Hopkins' lack of an acceptance speech at the show's grand finale was also criticized by many viewers as anti-climactic.

'At 83 years of age, I did not expect to get this award, I really didn't,' Hopkins said in video posted to his Instagram page from Wales on Monday morning.

'I want to pay tribute to Chadwick Boseman who was taken from us far too early,' he added, referring to the late 'Black Panther' star who had been expected to win best actor for his final role in 'Ma Rainey's Black Bottom.'   

Director Travon Free turned his Oscars acceptance speech into a condemnation of police killings during the 93rd Academy Awards on Sunday night. Earlier, as he walked the red carpet, Free also made a political statement, showing off the inside of his jacket which was emblazoned with the names of black people killed by police, including Philando Castile, Tamir Rice, Rayshard Brooks and Daunte Wright

Director Travon Free turned his Oscars acceptance speech into a condemnation of police killings during the 93rd Academy Awards on Sunday night. Earlier, as he walked the red carpet, Free also made a political statement, showing off the inside of his jacket which was emblazoned with the names of black people killed by police, including Philando Castile, Tamir Rice, Rayshard Brooks and Daunte Wright

Actor Daniel Kaluuya, who won best supporting actor for Judas and the Black Messiah, poses alongside musicians Dernst Emile II, H.E.R., and Tiara Thomas who won the Oscar for best original song which featured in the film

Actor Daniel Kaluuya, who won best supporting actor for Judas and the Black Messiah, poses alongside musicians Dernst Emile II, H.E.R., and Tiara Thomas who won the Oscar for best original song which featured in the film

King set the tone for the evening early on by speaking about the Derek Chauvin verdict. 

The 50-year-old said: 'It has been quite a year, and we are still smack dab in the middle of it. We are mourning the loss of so many.

'And I have to be honest, if things had gone differently this past week in Minneapolis, I may have traded in my heels for marching boots.

'Now, I know that a lot of you people at home want to reach for your remote when you feel like Hollywood is preaching to you. But as a mother of a black son, I know the fear that so many live with, and no amount of fame or fortune changes. That okay?' 

Meanwhile, Sergio Lopez-Rivera, Mia Neal, and Jamika Wilson also spoke about identity politics as they accepted the award for Oscar for Best Hair and Makeup.  

Neal and Wilson are the first two black women to win the award, with Neal speaking out about breaking barriers as she took to the podium.   

Stars of the film Minari, including Oscar winner Youn Yuh-jung, relax after the award ceremony in Los Angeles on Sunday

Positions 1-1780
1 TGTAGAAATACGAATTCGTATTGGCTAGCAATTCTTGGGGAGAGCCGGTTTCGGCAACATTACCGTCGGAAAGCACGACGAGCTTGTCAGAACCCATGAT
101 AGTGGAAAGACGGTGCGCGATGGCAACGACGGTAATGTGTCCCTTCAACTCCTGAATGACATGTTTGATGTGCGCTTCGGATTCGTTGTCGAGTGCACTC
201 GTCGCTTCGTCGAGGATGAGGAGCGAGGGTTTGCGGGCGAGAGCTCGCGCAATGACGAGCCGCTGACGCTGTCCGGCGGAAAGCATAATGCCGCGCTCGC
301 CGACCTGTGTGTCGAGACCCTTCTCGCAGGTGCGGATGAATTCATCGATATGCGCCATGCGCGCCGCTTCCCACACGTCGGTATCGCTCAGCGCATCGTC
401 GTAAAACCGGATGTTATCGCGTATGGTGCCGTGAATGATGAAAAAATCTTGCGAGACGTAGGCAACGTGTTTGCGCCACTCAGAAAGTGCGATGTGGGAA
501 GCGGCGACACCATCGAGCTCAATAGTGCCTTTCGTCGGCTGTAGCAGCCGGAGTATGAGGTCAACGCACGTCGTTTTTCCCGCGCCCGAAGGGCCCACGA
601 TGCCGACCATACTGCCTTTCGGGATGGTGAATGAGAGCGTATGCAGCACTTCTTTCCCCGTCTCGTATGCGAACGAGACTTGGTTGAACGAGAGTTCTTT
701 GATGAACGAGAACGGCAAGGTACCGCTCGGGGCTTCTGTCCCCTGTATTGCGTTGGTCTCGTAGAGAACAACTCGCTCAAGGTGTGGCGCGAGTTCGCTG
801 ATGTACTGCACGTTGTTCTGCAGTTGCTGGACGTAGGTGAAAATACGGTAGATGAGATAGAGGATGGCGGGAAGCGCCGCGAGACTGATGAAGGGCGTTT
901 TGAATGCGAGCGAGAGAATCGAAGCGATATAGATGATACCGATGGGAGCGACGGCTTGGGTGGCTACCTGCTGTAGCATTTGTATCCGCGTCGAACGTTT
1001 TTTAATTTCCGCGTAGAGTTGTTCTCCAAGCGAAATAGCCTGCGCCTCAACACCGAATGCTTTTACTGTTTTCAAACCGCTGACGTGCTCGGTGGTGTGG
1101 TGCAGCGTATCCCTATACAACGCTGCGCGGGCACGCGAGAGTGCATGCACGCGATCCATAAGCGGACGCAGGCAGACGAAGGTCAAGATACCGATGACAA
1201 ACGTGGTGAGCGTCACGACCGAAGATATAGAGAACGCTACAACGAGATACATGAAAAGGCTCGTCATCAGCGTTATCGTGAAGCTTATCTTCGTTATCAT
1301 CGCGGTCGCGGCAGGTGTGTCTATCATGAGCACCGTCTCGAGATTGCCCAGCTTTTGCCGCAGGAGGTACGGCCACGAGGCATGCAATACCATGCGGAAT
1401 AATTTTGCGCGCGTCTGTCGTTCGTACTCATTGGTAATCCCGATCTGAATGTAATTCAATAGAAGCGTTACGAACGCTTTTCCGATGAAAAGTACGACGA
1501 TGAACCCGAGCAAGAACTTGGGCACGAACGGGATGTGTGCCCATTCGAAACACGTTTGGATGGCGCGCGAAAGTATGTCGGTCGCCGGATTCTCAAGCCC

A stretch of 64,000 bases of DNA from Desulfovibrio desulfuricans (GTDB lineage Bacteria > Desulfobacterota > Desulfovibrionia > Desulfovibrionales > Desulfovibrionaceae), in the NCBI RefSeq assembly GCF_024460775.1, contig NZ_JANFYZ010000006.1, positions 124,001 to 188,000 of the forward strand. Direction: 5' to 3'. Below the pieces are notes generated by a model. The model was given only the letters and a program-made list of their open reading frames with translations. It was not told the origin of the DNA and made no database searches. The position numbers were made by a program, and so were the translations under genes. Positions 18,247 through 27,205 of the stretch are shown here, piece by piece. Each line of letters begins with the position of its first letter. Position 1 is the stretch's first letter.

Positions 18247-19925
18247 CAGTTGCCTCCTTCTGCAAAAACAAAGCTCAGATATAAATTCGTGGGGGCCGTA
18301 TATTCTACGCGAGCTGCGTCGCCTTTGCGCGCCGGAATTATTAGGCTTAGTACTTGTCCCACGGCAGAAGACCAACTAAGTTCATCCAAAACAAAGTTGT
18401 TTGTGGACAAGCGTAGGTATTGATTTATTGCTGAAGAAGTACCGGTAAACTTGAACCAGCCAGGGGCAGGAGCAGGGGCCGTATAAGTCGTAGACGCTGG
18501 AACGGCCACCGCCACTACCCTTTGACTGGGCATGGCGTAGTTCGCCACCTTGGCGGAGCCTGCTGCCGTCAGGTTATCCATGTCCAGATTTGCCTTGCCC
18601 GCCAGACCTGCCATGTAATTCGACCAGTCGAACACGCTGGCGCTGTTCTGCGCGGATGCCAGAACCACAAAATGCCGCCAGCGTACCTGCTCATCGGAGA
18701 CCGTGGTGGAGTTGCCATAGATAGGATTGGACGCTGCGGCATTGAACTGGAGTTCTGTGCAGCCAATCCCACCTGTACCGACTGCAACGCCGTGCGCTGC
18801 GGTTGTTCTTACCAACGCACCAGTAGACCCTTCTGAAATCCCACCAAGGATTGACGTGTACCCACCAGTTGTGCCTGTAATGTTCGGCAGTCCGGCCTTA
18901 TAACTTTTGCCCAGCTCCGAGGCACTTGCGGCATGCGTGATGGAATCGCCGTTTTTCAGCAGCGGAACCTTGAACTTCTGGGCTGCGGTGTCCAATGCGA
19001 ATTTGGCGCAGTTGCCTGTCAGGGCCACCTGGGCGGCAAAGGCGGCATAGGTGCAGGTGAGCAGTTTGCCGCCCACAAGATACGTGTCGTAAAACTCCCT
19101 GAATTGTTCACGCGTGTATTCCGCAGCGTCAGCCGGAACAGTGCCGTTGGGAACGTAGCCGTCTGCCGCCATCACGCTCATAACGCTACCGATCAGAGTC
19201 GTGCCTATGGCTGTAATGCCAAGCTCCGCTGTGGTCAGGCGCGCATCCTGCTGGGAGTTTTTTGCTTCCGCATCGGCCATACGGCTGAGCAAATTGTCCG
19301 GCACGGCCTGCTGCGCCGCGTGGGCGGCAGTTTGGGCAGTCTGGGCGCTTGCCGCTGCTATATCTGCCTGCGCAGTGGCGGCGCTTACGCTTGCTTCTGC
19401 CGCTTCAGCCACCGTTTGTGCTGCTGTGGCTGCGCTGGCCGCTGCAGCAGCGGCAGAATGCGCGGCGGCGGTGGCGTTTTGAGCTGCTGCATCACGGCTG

Stars of the film Minari, including Oscar winner Youn Yuh-jung, relax after the award ceremony in Los Angeles on Sunday

Mia Neal, Sergio Lopez-Rivera, and Jamika Wilson, winners of the Makeup and Hairstyling award for Ma Rainey's Black Bottom share a moment of emotion backstage at the Oscars

Mia Neal, Sergio Lopez-Rivera, and Jamika Wilson, winners of the Makeup and Hairstyling award for Ma Rainey's Black Bottom share a moment of emotion backstage at the Oscars

Reese Witherspoon poses backstage during the Oscars ceremony at Union Station in Los Angeles on Sunday night

Reese Witherspoon poses backstage during the Oscars ceremony at Union Station in Los Angeles on Sunday night

'I want to say thank you to our ancestors who put the work in. Who were denied but never gave up. And I also stand here, as we break this glass ceiling with so much excitement for the future,' she stated to cheers from the crowd. 

'Because I can picture black trans women standing up here, Asian and Latina sisters, and indigenous women. And it won't be unusual or groundbreaking one day, it will just be normal'. 

Director Travon Free turned his Oscars acceptance speech into a condemnation of police killings.  

The 35-year-old won Best Live Action Short along with co-director Martin Desmond Roe for their drama Two Distant Strangers - a 29-minute movie that examines the deaths of black Americans during encounters with police.

'Today, the police will kill three people,' Free stated as he took to the stage to accept his award. 'Tomorrow, the police will kill three people. And the day after that, the police will kill three people. Because on average, the police in America every day kill three people. Which amounts to about 1,000 people a year. '

He continued: 'Those people happen to be disproportionately black people. I just ask that you please not be indifferent. Please don't be indifferent to our pain.

Earlier, as he walked the red carpet, Free also made a political statement, showing off the inside of his jacket which was emblazoned with the names of black people killed by police, including Philando Castile, Tamir Rice, Rayshard Brooks and Daunte Wright.    


Oscars hits an all-time LOW: Only 9.85million viewers tuned in to Academy Awards - down 58% on last year as three-hour long 'wokefest' gets panned Oscars hits an all-time LOW: Only 9.85million viewers tuned in to Academy Awards - down 58% on last year as three-hour long 'wokefest' gets panned Reviewed by STATION GOSSIP on 09:49 Rating: 5